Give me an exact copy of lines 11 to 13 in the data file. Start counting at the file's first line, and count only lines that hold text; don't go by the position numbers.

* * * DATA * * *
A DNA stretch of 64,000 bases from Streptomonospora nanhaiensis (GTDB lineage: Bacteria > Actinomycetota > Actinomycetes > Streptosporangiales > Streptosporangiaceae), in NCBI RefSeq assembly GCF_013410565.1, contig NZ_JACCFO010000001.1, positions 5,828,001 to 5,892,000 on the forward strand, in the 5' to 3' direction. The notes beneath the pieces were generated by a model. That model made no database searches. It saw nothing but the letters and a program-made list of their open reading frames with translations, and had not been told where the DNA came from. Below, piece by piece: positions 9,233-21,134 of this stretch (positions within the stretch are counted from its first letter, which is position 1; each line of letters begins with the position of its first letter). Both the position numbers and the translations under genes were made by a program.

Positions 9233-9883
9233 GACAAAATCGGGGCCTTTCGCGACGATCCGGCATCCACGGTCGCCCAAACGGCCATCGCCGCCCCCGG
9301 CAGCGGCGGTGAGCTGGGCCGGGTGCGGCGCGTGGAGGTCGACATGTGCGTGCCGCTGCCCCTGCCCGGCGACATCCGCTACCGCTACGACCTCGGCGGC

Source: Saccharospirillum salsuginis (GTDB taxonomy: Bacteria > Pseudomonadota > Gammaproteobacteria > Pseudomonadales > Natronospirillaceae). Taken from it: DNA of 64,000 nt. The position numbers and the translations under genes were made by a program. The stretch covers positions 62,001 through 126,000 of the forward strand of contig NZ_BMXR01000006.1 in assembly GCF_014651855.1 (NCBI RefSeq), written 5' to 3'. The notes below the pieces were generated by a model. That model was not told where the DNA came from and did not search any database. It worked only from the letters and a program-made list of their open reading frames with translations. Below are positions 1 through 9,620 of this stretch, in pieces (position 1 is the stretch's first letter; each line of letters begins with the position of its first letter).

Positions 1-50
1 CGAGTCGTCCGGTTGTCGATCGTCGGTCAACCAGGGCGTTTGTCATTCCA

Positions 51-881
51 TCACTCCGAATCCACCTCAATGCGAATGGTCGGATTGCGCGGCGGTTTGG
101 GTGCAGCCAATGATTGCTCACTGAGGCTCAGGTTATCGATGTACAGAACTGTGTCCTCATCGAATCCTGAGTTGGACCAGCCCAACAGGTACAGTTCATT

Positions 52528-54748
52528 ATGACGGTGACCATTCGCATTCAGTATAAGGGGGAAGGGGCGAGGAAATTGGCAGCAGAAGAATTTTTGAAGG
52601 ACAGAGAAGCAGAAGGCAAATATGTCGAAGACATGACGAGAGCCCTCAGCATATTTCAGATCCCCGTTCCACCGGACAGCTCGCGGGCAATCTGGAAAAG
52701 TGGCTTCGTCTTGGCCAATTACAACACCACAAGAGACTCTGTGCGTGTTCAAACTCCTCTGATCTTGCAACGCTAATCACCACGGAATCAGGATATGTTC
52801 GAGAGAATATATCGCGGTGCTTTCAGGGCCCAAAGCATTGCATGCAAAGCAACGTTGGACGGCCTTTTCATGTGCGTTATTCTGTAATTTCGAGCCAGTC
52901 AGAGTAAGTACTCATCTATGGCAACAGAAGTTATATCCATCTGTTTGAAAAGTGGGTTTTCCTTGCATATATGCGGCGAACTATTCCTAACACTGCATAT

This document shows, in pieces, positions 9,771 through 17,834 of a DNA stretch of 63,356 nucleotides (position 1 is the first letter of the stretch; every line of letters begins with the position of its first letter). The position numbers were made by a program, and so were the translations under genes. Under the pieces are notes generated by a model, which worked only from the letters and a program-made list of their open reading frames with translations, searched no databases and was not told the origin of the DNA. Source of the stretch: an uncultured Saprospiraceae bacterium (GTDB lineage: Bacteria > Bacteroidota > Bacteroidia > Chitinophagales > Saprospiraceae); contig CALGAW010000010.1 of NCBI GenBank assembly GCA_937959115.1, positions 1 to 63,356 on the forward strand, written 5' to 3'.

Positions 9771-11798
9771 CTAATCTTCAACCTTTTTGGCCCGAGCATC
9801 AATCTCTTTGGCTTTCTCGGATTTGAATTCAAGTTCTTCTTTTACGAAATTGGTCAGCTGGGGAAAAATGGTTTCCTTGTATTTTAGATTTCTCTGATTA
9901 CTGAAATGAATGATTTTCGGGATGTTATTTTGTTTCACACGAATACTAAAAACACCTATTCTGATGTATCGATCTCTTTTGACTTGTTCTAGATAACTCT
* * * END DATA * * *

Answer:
Positions 52528-54748
52528 ATGACGGTGACCATTCGCATTCAGTATAAGGGGGAAGGGGCGAGGAAATTGGCAGCAGAAGAATTTTTGAAGG
52601 ACAGAGAAGCAGAAGGCAAATATGTCGAAGACATGACGAGAGCCCTCAGCATATTTCAGATCCCCGTTCCACCGGACAGCTCGCGGGCAATCTGGAAAAG